I've recently picked up a Canon ES 3 Personal Typewriter, and have of-course popped the cover to reveal this PCB (bottom). On board I find a chip marked as "Canon NH4-0338 D52 039100", not very helpful, but the silkscreen right next to it is marked "M50747" [datasheet]. This is an 8-bit 8 MHz 6502 derivative chip with an 8 Kb ROM and 256 bytes of RAM.

I wish to gain access to the firmware, a seemingly impossible task until reading through the datasheet and stumbling across the "Eva-chip mode". This mode seems to configure the chip to use an external ROM to run code for the purpose of evaluating a mask ROM. Is there any information on this being done for other devices that might prove useful (a blog post with a how-to or details from another chip)? (I've seen this is how the Tamagotchi firmware was dumped, as well as a printer for the Atari and the keyboard in the AppleII)

The purpose of dumping this ROM would be for hacking the typewriter, namely interfacing some other micro-controller and use it as a teletype. There is a much simpler option for interfacing through the keyboard port, which seems to be a scanned and multiplexed column affair, but working out which key combinations correspond to what is proving difficult (21 lines with 4 modifier keys and no data-sheet for the keyboard).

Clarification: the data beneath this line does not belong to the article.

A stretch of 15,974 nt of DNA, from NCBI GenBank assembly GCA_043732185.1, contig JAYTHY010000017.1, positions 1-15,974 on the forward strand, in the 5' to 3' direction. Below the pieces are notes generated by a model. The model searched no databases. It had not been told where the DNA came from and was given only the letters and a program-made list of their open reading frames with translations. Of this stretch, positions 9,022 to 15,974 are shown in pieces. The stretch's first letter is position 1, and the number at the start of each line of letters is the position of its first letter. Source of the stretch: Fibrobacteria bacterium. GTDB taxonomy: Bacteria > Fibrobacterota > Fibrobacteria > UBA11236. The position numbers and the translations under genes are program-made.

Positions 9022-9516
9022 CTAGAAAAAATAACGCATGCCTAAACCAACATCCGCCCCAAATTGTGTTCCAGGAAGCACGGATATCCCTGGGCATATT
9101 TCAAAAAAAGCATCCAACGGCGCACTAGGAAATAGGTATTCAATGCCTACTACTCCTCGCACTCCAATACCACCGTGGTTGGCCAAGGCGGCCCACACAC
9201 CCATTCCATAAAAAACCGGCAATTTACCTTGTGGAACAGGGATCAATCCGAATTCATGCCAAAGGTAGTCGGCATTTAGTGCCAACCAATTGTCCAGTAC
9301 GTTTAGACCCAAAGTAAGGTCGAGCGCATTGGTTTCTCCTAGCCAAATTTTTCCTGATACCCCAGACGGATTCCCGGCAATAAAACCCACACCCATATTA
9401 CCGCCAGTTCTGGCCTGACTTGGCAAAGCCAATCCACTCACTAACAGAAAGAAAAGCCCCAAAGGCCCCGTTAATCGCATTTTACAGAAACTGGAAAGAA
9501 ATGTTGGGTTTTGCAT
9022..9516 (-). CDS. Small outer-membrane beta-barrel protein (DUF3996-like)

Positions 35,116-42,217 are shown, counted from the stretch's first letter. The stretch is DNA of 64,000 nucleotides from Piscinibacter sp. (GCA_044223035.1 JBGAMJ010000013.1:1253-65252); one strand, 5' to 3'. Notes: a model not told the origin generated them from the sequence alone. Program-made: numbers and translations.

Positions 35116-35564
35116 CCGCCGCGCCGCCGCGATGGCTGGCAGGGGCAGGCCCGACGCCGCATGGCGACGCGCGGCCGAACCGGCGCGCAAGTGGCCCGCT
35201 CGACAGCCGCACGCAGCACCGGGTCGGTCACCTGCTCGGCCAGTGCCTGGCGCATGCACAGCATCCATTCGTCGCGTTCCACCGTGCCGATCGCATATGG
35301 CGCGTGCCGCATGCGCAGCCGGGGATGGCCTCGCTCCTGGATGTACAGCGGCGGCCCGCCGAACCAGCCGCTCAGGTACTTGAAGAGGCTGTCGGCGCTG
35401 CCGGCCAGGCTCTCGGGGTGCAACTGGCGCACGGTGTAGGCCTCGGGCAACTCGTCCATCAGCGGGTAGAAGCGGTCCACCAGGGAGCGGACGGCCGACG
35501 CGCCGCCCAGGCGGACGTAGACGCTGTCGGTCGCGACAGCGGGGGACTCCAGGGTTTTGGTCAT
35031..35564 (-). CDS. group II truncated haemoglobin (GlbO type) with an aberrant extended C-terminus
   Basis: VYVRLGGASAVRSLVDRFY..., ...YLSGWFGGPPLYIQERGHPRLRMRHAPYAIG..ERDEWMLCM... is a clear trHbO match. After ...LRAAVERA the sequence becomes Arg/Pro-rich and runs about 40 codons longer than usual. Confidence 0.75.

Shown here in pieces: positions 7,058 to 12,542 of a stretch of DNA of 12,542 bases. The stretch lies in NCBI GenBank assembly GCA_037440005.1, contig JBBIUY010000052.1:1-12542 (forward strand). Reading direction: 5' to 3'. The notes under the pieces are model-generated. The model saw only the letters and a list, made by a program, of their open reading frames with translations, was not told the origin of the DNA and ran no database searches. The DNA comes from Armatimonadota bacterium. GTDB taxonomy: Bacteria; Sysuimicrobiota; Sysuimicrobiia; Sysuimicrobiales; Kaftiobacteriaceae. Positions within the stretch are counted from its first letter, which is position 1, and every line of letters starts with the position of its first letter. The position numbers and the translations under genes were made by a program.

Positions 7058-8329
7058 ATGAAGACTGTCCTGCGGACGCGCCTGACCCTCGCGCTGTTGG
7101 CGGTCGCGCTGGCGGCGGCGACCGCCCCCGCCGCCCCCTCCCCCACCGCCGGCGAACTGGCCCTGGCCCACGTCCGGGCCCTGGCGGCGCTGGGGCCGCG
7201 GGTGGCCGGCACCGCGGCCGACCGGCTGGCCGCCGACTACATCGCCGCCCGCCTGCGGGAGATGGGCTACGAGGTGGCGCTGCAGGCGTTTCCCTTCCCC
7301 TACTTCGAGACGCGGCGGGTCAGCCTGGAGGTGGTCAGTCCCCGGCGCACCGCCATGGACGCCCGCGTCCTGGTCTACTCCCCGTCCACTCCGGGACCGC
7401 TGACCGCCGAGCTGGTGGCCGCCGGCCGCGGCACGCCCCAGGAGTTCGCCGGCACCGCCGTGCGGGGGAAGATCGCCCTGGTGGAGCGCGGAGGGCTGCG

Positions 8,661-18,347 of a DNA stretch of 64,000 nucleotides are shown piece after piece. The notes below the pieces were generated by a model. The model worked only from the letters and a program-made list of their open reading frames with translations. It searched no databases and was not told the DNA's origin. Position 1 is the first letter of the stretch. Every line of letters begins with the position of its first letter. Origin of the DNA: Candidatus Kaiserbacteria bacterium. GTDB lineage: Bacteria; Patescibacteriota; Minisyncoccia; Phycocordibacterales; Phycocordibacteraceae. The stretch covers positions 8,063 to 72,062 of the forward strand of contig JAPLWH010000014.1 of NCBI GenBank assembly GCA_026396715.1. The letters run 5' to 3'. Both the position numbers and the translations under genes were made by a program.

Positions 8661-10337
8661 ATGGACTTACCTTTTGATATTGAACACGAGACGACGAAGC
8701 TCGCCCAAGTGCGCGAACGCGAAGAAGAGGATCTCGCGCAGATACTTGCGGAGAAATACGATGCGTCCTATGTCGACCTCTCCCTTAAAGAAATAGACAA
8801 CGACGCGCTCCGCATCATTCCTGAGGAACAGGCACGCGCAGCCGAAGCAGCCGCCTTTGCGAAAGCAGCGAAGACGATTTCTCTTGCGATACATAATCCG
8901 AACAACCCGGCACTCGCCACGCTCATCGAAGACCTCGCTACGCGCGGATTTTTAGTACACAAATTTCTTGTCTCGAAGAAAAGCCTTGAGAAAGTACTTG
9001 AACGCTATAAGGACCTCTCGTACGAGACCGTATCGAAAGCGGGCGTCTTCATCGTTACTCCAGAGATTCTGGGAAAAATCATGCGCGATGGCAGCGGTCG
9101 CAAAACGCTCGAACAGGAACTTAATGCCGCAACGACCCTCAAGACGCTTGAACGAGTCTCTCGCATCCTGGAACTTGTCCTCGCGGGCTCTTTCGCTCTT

Any ideas as to how I should best go about modifying this typewriter?


After reading the Mitsubishi M50747 datasheet, I don't think the mask ROM can be read out. Sorry. internet archive 1989_Mitsubishi_Single-Chip_8-Bit_Microcomputers Page 196:

(1) Single-chip mode (00) The microcomputer will automatically be in the singlechip mode when started from reset, if CNVss is connected to Vss. Ports P0-P3 will work as original I/O Ports.

(2) Memory expanding mode (01) The microcomputer will be placed in the memory expanding mode when CNVss is connected to Vss and the processor mode bits are set to "01". This mode is used to add external memory when the internal memory is not sufficient. In this mode, Port P0 and Port P1 are as a system address bus and the original I/O pin function is lost. Port P2 becomes the data bus of D7 - D0 (including instruction code) and loses its normal I/O functions. Pins P31 and P30 output the SYNC and R/W control signals, respectively when ɸ enters into the "H" state. Port P32 functions as an input Port during this same transition.

(3) Microprocessor mode (10) After connecting CNVss to Vcc and initiating a reset, the microcomputer will automatically default to this mode. In this mode, Port P0 and P1 are used as the system address bus and the original function of the I/O pins is lost. Port P2 becomes the data bus (07-00 ) and loses its normal I/O functions. Port P3, and P30 become the SYNC and R/W pins, respectively and the normal I/O functions are lost.